Watch Black in Latin America
Black in Latin America is a four part documentary that explores the history and cultural influences of Africans in Latin American countries. It is narrated by Editor-in-chief Henry Louis Gates Jr. and is featured on PBS channels. Through years of research as a professor at Harvard University, Henry Gates Jr. discovered that of the 11 million Africans that were taken into slavery, less than 5 percent were taken to America.
In fact, Latin America and the Caribbean have one of the highest populations of Africans with up to 70 percent in some of the regions. History has proven that these countries not only had a high concentration of slaves but slavery lasted much longer in these countries that what it did in the United States. This documentary takes a close look at how the African culture influenced these countries and why these contributions have gone unnoticed.
Black in Latin America focuses on the countries of Brazil, Cuba, Haiti, the Dominican Republic, Mexico and Peru. On the island of Haiti and Dominican Republic inter-racial marriage is commonplace and has been for centuries. Henry Gates Jr. investigates why there is still racial classification and segregation between these two countries. Yet in Brazil, they celebrate the African culture and look back at the legacy of being the largest slave trader in the world.
Cuba reaped the profits of slavery centuries ago with the sugar industry and this molded the religious beliefs, music and even the politics of Cuba. Henry Gates Jr. delves into how racism has changed in Cuba since the communist revolution with Fidel Castro in 1959. Peru and Mexico were actually the first countries to receive slaves as far back as the 16th century. Black in Latin America researches why the history of Africans in these countries is virtually unheard and is treated as irrelevant in their history books.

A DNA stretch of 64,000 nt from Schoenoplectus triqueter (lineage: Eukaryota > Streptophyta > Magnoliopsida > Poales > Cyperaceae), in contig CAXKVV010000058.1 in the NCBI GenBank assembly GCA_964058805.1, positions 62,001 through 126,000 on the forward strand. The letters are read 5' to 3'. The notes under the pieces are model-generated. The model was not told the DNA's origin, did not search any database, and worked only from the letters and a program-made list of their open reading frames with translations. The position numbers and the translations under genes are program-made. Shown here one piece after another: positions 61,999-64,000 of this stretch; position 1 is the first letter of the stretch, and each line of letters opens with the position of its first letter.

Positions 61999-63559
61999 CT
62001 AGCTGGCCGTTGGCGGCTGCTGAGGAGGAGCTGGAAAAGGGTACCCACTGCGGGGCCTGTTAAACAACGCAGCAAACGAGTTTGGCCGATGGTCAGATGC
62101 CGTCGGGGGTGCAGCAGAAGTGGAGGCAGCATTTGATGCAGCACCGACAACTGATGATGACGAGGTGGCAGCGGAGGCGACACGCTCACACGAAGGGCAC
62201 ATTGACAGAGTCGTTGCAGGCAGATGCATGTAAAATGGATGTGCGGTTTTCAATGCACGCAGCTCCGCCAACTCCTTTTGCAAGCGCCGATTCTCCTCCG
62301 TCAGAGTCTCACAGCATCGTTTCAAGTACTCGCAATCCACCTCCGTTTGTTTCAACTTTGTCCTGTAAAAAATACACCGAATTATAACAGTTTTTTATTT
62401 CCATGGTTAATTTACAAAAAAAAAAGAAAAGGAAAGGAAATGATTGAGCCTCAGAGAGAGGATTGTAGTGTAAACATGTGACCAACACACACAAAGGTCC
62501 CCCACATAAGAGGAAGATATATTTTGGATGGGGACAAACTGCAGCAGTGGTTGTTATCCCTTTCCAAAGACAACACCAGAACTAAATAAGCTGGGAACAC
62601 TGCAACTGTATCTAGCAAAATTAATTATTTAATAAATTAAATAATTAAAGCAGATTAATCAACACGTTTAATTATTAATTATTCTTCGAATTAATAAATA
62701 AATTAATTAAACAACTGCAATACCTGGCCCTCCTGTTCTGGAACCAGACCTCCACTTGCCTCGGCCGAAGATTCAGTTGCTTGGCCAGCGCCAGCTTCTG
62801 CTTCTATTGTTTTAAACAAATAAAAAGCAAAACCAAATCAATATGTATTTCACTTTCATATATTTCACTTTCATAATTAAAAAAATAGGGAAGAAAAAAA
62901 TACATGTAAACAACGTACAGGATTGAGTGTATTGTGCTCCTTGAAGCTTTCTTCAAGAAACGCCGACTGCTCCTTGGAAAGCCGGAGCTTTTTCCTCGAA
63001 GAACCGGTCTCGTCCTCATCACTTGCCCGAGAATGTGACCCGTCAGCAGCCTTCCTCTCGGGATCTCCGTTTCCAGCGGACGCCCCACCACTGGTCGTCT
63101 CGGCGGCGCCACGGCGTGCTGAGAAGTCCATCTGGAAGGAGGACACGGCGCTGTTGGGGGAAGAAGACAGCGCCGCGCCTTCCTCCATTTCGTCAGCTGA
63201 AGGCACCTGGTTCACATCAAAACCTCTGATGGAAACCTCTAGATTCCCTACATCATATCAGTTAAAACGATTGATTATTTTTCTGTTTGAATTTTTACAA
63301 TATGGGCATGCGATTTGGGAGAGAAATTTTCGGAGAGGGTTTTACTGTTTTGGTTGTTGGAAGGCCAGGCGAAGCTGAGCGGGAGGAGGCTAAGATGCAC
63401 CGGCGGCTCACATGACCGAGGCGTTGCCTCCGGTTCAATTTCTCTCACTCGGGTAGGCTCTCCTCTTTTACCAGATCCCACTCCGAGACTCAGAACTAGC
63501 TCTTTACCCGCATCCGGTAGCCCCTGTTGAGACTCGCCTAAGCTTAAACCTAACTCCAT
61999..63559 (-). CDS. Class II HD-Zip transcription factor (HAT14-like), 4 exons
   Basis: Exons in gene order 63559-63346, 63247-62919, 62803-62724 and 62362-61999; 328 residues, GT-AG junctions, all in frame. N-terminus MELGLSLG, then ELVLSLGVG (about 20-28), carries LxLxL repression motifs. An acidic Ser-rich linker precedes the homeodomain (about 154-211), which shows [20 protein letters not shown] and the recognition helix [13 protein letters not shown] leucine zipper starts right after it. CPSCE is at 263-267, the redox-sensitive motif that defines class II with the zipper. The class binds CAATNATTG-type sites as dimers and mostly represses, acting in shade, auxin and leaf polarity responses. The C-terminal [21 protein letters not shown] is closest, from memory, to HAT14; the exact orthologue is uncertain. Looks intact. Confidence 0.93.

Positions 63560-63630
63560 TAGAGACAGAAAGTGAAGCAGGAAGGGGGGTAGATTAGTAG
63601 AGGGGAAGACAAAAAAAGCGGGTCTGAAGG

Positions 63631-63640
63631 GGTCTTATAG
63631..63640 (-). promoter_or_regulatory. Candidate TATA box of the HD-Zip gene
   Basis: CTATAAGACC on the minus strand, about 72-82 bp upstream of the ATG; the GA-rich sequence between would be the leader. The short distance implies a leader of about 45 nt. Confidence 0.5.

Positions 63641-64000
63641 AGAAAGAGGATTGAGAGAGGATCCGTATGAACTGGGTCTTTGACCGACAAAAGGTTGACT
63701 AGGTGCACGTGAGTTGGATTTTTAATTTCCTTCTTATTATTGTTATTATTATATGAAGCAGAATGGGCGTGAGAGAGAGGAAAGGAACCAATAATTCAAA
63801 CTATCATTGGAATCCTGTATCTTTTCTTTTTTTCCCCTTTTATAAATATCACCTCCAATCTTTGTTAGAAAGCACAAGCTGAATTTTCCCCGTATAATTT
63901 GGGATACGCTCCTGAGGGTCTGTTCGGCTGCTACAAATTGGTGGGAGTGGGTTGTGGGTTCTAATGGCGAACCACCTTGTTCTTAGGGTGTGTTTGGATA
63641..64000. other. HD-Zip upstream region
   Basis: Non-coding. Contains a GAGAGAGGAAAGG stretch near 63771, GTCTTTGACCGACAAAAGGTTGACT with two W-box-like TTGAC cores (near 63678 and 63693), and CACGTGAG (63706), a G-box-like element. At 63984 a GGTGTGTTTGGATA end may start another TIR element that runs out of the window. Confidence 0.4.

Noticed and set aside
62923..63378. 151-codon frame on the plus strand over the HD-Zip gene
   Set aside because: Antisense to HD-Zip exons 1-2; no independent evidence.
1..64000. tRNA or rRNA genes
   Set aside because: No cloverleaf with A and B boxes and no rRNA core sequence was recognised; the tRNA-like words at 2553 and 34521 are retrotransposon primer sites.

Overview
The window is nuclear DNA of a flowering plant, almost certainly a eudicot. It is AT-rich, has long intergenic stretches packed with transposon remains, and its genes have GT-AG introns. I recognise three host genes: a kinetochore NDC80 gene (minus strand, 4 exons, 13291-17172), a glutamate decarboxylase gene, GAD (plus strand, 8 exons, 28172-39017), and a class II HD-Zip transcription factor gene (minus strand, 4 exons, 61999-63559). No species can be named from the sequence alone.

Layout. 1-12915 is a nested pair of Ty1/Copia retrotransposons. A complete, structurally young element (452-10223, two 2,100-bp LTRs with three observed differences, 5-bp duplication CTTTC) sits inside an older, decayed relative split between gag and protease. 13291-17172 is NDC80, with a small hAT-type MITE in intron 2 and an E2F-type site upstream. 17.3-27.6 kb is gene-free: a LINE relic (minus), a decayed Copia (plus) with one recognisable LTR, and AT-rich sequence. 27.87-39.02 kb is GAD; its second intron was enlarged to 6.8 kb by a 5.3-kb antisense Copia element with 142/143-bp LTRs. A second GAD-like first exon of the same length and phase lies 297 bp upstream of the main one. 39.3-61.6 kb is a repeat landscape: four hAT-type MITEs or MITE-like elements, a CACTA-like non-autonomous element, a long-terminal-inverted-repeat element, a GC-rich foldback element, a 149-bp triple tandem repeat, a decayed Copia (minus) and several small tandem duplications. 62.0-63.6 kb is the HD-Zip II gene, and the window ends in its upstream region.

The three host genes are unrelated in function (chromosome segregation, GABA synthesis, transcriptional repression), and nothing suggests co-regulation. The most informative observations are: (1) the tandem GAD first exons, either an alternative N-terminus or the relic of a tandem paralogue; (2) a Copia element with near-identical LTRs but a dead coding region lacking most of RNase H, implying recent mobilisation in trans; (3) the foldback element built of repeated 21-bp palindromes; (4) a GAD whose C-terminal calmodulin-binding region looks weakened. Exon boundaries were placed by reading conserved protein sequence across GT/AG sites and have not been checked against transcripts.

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In Mexico and Peru, Professor Gates explores the almost unknown history of the significant numbers of black people -- the two countries together received far more slaves than did the United States -- brought to these countries as early as the 16th and 17th centuries, and the worlds of culture that their descendants have created in Vera Cruz on the Gulf of Mexico, the Costa Chica region on the Pacific and in and around Lima, Peru.
In Brazil, Professor Gates goes behind the façade of Carnival to discover how this "rainbow nation" is waking up to its legacy as the world's largest slave economy.
In Cuba, Professor Gates finds out how the culture, religion, politics and music of this island are inextricably linked to the huge amount of slave labor imported to produce its enormously profitable 19th century sugar industry, and how race and racism have fared since Fidel Castro's Communist revolution in 1959.
In the Dominican Republic, Professor Gates explores how race has been socially constructed in a society whose people reflect centuries of inter-marriage, and how the country's troubled history with Haiti informs notions about racial classification. In Haiti, Professor Gates tells the story of the birth of the first-ever black republic, and finds out how the slaves's hard fought liberation over Napoleon Bonaparte's French Empire became a double-edged sword.